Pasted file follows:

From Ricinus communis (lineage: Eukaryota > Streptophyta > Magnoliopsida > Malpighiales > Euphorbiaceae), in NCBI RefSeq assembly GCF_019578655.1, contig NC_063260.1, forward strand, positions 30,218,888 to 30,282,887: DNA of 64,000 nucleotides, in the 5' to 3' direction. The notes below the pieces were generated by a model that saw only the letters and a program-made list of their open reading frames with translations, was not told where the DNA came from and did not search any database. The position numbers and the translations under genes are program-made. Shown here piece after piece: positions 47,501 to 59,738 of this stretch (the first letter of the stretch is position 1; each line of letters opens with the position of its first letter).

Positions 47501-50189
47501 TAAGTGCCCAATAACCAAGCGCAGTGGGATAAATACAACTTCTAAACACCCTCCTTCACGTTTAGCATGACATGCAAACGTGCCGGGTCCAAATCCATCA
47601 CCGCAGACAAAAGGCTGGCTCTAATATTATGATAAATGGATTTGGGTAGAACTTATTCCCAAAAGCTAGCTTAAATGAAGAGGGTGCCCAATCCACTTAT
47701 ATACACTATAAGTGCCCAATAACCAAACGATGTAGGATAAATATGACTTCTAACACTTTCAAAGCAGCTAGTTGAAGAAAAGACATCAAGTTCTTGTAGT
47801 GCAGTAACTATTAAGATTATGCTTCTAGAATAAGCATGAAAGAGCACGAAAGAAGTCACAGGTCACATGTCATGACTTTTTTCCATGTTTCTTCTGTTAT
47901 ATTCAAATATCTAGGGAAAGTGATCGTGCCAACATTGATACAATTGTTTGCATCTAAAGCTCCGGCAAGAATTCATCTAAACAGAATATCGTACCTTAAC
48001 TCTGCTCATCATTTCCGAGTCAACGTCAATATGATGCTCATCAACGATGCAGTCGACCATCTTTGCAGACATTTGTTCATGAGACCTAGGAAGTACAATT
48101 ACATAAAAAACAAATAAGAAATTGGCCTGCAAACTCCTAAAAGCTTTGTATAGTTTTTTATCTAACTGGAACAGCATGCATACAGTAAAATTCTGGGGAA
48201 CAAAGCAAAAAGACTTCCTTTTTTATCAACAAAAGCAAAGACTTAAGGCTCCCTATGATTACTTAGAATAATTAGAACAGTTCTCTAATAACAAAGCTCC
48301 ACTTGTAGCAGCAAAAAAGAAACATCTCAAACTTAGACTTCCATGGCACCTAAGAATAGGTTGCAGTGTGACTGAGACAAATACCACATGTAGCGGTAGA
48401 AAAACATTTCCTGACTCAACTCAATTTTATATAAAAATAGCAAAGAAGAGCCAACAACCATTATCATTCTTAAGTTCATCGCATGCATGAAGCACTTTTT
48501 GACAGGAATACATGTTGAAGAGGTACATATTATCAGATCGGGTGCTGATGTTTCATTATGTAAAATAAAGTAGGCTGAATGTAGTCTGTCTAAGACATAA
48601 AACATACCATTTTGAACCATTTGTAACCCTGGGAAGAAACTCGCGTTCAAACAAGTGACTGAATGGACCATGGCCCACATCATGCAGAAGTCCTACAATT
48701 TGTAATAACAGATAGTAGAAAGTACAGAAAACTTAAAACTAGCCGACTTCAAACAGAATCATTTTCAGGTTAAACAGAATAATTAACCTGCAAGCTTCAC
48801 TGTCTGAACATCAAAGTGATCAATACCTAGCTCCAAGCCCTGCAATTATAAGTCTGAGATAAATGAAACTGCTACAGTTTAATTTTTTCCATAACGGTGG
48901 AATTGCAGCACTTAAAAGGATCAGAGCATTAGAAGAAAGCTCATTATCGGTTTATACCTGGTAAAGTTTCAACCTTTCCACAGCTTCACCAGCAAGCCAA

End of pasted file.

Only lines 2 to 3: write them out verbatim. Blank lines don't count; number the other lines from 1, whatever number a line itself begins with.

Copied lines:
Positions 47501-50189
47501 TAAGTGCCCAATAACCAAGCGCAGTGGGATAAATACAACTTCTAAACACCCTCCTTCACGTTTAGCATGACATGCAAACGTGCCGGGTCCAAATCCATCA